I read that Tim had drawn some of this from his experiences of covering disasters like Hurricane Katrina. How the world ends and the world carries on, disaster's ordinary, daily business: the power cuts and police cordons, the soldiers on the street, the addiction to news coverage, the conversations with strangers about the one event (where were you when?), the impatient crowds at supermarkets and gas stations, the concerns over water quality and expiration dates. Today, I pulled the novel out from one of the stacks of books that fell to the floor during the earthquake on Tuesday:
As we neared downtown, the streets betrayed the day's confusion. Tumbleweeds of discarded wrappers stumbled in the wind. Smashed soda and beer bottles littered the gutters, and the sidewalks too. An abandoned station wagon blocked the intersection of Sullivan and Anchor, hazard lights flashing, the doors jug-eared. A wheat truck had plowed into a liquor store, hemorrhaging its yellow cargo. The air smelled sugary, tipsy somehow. We passed a ShopRite, then a hardware store; every window in both was smashed. The glass fragments our tires crunched over resembled diamonds.That was the disaster scene, moments after the Rapture. But this kind of thing, a page later, was closer to our Tuesday:
The house faucets released another gallon and a half into various containers. We schlepped them downstairs, and Rachel returned to her room. I sat at the kitchen table and, using as little water as possible, washed the soles of my feet. The quiet poured over me then, a corrosive, searching stillness. Zero cars on the street. No ringing phones. No television. A pure, agitating silence deprived even of the companionable hum that switched-off appliances make when plugged into live sockets.This is Tim Wilson talking about the ordinariness of disaster in Stephen Jewell's story about the novel in the NZ Herald last year:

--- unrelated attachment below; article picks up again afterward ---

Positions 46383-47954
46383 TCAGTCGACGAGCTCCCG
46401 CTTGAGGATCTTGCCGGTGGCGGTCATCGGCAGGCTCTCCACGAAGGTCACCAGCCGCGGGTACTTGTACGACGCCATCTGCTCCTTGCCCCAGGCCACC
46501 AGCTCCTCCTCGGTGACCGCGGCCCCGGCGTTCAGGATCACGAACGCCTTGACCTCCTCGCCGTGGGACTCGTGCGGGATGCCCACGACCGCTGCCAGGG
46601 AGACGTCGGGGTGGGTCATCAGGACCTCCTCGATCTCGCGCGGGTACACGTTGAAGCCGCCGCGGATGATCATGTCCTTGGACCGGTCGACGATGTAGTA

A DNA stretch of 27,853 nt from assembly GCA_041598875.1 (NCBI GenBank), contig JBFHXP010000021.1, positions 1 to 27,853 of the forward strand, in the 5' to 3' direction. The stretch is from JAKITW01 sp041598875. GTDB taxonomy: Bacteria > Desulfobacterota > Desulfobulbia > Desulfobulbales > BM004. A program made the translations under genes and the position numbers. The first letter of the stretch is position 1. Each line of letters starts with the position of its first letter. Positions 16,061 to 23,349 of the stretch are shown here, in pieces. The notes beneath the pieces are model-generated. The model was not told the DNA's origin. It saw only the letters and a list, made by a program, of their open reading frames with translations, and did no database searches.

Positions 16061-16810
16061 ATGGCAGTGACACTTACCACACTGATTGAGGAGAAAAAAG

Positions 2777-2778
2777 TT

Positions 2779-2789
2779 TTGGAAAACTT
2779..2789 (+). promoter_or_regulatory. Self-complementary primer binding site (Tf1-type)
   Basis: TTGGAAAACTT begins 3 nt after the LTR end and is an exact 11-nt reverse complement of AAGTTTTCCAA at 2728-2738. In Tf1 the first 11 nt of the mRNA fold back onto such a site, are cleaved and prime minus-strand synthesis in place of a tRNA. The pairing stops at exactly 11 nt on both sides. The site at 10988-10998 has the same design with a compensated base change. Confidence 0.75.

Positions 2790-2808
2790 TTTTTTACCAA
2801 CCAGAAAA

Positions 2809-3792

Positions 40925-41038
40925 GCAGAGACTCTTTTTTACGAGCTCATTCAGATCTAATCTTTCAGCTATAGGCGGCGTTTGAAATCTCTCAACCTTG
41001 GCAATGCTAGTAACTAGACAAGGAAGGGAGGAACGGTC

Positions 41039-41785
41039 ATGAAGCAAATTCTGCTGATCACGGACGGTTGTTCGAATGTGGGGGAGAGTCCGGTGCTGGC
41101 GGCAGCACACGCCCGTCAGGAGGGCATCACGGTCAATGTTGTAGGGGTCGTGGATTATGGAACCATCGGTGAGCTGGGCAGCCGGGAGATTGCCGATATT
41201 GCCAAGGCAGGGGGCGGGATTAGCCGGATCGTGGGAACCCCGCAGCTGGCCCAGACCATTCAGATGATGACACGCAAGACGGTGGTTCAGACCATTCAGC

Taking his cue from the late JG Ballard, the dystopian future that Wilson envisions is distinctly humdrum. "He wrote sci-fi that was recognisable," he [Wilson] says. "It's the end of the world as seen from the kitchen sink. I wanted it to be low key, I didn't want it to be Hollywood sci-fi. It's a manageable apocalypse. The end of the world comes and the world keeps going. That's what I've seen when I've gone to these disaster zones. There's an earth-shattering event and then people get on with their lives. How do they do that? It's often very mundane things that concern you like how are my loved ones doing? Have I got some water and should I throw all the food out of the fridge?"
Rather than battling zombies or some other fantastical creature, Hope has more trivial concerns, including her rapidly diminishing bank balance, something that rings true in Wilson's experience.
"Money is important," he says. "When I was driving around New Orleans after Hurricane Katrina, I was fortunate because I had a credit card that worked, so I was able to buy gas. There was one point where all these people were fighting for petrol at a petrol station and because I had a funny accent, the attendants said that I could have some. That's the kind of stuff that matters, the struggle for electricity, for water, all the things that we take for granted. I was able to do that through my job and I was able to write about it."